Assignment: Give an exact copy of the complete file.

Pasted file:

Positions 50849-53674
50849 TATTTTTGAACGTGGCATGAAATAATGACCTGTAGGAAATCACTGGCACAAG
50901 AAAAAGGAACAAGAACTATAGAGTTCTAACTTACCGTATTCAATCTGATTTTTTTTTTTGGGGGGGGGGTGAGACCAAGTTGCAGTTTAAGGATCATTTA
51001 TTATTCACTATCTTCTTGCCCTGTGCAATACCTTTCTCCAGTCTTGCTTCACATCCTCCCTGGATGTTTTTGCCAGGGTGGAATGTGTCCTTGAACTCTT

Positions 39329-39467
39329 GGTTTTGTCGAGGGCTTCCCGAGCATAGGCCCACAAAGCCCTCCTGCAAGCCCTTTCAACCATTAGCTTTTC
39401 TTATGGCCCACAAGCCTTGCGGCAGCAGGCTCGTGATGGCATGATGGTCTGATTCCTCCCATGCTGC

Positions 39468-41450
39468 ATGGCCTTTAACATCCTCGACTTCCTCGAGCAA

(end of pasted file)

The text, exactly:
Positions 50849-53674
50849 TATTTTTGAACGTGGCATGAAATAATGACCTGTAGGAAATCACTGGCACAAG
50901 AAAAAGGAACAAGAACTATAGAGTTCTAACTTACCGTATTCAATCTGATTTTTTTTTTTGGGGGGGGGGTGAGACCAAGTTGCAGTTTAAGGATCATTTA
51001 TTATTCACTATCTTCTTGCCCTGTGCAATACCTTTCTCCAGTCTTGCTTCACATCCTCCCTGGATGTTTTTGCCAGGGTGGAATGTGTCCTTGAACTCTT

Positions 39329-39467
39329 GGTTTTGTCGAGGGCTTCCCGAGCATAGGCCCACAAAGCCCTCCTGCAAGCCCTTTCAACCATTAGCTTTTC
39401 TTATGGCCCACAAGCCTTGCGGCAGCAGGCTCGTGATGGCATGATGGTCTGATTCCTCCCATGCTGC

Positions 39468-41450
39468 ATGGCCTTTAACATCCTCGACTTCCTCGAGCAA